You may choose to write your childhood memories and family stories as a timeline. This acts more like a lengthy diary, but would always be greatly appreciated by your descendants. However, it would probably lack the details to make the events of your life interesting. A timeline, nevertheless, makes a good outline for story ideas and does record the stories and events you may not have time to write. This timeline along with your more expanded stories is the ideal situation.

There are several choices in organizing your collection, and the most common is to put your stories in chronological order. You could also use a theme for each chapter or section of your finished product and include several stories under that theme. For example, you could write about the game of Chess over the four generations it was played in your family, putting it into one story. You could include all your family vacations and related stories into one chapter. You may choose to put all your school years into a section. There are many possibilities and below are just a few choices:

1. Order chronologically.

2. Begin with the present and use flashback to relive all the stories.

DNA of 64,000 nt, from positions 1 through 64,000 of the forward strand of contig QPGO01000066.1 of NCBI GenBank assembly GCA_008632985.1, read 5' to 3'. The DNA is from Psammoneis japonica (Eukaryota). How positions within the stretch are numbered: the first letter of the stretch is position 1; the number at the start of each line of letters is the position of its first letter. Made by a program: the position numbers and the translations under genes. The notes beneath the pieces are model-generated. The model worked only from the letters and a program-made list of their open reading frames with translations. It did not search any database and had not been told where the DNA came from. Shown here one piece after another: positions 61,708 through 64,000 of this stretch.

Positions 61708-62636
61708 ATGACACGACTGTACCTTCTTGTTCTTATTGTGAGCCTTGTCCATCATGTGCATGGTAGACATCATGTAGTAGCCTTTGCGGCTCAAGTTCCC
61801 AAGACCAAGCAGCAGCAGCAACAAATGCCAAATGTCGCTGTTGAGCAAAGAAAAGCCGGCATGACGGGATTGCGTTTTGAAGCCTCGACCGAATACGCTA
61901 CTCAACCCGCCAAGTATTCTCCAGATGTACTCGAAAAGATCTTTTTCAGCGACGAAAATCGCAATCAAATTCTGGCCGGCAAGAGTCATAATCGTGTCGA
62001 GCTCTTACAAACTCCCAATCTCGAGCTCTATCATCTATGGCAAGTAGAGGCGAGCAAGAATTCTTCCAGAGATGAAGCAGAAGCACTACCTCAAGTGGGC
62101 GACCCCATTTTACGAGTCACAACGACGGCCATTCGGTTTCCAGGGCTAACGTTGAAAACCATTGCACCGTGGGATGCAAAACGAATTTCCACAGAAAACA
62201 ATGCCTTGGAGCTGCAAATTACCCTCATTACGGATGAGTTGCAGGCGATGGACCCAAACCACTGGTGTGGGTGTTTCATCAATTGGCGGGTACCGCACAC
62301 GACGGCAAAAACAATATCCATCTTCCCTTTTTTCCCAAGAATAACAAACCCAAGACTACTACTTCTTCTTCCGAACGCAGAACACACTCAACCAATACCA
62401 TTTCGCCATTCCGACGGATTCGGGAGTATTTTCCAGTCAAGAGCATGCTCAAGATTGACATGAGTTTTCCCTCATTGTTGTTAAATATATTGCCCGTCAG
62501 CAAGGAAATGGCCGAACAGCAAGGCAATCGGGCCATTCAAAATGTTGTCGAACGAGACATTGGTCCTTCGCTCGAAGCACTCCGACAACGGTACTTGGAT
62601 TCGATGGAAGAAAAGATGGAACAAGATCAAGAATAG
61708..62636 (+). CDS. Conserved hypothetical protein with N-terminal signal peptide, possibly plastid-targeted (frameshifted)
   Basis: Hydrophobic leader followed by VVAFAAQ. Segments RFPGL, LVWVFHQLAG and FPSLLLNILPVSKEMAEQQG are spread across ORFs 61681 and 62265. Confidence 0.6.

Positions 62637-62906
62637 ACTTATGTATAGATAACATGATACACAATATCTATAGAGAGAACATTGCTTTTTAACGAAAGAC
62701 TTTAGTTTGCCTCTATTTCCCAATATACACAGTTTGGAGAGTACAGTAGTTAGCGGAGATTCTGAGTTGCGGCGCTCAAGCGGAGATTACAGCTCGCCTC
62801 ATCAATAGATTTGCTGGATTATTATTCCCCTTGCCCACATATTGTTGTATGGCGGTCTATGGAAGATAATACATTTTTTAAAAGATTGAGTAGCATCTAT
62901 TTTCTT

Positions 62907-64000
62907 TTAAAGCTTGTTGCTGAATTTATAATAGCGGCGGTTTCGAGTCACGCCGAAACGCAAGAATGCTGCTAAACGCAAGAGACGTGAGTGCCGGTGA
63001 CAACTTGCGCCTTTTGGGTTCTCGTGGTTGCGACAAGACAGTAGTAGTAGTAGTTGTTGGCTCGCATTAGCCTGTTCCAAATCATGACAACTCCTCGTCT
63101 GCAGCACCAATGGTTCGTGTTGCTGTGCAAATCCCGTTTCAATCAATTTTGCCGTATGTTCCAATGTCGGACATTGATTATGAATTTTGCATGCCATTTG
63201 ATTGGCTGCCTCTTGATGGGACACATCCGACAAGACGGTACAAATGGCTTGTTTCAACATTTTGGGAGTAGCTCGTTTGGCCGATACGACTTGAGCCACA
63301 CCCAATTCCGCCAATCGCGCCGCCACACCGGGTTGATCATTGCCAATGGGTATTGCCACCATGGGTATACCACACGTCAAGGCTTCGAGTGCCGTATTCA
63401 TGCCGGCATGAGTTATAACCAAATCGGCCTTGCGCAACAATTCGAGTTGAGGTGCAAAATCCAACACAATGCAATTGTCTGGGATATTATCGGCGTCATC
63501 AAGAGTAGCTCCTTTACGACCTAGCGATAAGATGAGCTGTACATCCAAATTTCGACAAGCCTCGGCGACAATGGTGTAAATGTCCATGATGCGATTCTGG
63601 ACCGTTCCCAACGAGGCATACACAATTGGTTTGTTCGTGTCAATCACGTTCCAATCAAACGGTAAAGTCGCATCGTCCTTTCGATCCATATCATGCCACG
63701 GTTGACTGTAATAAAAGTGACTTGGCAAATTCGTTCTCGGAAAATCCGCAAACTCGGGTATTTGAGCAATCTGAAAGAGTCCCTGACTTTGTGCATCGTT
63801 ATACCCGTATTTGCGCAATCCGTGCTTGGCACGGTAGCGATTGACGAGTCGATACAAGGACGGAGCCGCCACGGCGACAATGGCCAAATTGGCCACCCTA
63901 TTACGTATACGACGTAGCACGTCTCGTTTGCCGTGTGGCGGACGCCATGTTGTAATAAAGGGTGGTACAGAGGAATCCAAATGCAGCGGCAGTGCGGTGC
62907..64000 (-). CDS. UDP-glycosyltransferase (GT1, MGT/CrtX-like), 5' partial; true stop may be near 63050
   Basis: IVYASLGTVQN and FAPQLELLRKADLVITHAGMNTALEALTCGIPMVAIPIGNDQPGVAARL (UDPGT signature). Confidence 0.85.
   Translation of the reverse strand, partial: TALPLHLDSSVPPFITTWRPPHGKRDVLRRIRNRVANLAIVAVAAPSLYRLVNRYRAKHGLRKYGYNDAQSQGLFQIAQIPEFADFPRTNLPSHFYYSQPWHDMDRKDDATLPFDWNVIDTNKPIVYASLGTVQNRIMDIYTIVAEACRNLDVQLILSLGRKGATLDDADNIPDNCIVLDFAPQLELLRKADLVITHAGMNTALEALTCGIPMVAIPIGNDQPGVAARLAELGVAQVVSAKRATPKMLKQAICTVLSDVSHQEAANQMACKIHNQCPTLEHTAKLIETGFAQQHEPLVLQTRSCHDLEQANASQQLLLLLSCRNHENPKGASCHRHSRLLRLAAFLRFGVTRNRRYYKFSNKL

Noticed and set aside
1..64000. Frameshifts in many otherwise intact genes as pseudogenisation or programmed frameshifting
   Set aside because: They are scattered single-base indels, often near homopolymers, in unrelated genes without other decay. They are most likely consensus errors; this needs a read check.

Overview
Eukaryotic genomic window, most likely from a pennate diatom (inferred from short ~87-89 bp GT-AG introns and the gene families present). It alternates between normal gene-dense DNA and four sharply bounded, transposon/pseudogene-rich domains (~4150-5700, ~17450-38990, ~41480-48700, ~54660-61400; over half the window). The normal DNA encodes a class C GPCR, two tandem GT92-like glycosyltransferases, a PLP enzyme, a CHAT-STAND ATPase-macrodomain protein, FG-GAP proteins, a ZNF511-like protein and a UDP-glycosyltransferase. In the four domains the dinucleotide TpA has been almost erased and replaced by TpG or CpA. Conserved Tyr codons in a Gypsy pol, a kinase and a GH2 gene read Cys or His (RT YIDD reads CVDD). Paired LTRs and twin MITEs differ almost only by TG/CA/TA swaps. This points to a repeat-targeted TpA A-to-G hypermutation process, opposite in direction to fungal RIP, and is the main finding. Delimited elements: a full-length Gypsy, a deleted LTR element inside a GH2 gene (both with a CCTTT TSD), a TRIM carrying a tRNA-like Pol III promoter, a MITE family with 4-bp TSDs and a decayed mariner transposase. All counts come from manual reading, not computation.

3. Order your stories by topic around a central theme or event.

4. Order the stories by groups of time (i.e., teen years; mid-life).

5. Organize vignettes.

For some writers, it is easier to write all your stories and then decide the order and format. Review what you have written, putting copies in piles that are related either in time or subject matter. Shift the stories around until you have everything organized in the best way possible. If it is difficult to recall all your stories, you may choose to use note cards and write one sentence describing each story, then shift those around to your liking. Understand that you may have to do some rewriting to find a perfect fit for all of them.

Once you have tried a particular order for your stories, ask yourself:

· Can the information be displayed in a more logical manner?

· Does it clarify in what areas you need to concentrate more?

· Does the order show the holes in your life or timeline so you are not neglecting a section of time?

· Is it clear where you have been and where you are going in your format?

· Are ideas for more stories indicated?

Adapted from:

Organizational Options for Publishing:

Besides including the obvious (Title Page, Table of Contents and perhaps even an Index), the following sections are the most important in organizing your book.

Body of the text